While there are clear differences between Donald Trump and Hillary Clinton on national security, as president both would face the same constraints on resources as they attempt to address a multitude of global threats.
The disparity between resources and commitments will require “unbelievably hard choices,” Jim Thomas, a senior fellow at the Center for Strategic and Budgetary Assessments, said during a panel discussion Tuesday at the Center for Strategic and International Studies.
In addition to spending caps, a Trump or Clinton administration would share other constraints, including Congress, existing treaties and international pressures.
“There’s always going to be hard limits as to how far [a new president] can go” in changing national security strategy,” Thomas said.
“We’re coming up on some really big, fundamental questions and I don’t think that either candidate so far has even begun to address them,” he added, reported National Defense magazine.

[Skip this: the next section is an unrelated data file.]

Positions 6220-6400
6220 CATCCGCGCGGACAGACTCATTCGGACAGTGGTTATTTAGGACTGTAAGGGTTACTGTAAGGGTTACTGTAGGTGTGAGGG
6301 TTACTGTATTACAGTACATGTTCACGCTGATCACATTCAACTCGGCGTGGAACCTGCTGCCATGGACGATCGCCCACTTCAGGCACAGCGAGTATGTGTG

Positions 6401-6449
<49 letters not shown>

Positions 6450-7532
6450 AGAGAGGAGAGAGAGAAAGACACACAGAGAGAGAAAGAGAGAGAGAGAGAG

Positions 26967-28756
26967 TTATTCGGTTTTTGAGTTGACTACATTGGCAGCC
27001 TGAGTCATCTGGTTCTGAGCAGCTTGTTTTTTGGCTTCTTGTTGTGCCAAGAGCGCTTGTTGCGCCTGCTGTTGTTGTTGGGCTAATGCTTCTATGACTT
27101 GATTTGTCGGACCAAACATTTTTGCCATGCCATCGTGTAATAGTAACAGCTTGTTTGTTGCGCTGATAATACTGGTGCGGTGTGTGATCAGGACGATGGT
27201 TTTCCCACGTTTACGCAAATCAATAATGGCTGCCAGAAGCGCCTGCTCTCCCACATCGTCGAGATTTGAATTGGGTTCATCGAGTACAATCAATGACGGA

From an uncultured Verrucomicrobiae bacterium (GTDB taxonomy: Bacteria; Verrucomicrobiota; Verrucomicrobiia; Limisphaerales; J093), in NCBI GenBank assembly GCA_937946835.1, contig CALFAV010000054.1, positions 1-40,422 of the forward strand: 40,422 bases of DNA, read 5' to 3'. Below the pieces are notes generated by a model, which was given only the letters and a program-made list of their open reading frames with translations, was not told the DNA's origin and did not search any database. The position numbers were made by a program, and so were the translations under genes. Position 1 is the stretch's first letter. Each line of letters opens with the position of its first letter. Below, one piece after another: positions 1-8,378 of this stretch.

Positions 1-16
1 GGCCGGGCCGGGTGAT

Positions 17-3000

Differences in the candidates’ strategic views on the use of the military are stark. Trump would adopt a unilateral stance for the nation’s foreign policy that calls for dominating through trade negotiations and increasing technological competitiveness and nuclear deterrence forces, said Alex Ward, associate director for the Atlantic Council’s Brent Scowcroft Center on International Security at the Atlantic Council.
Clinton likely would continue the global engagement strategy she promoted as secretary of state, relying on allies to support U.S. objectives.
Ward summed up the gulf between the two candidates: “Trump will have the political backing and desire to increase military spending for a military that he doesn’t want to use, and Clinton is going to have the desire as well to increase the military spending, but won’t have the political backing for a military she definitely will use.”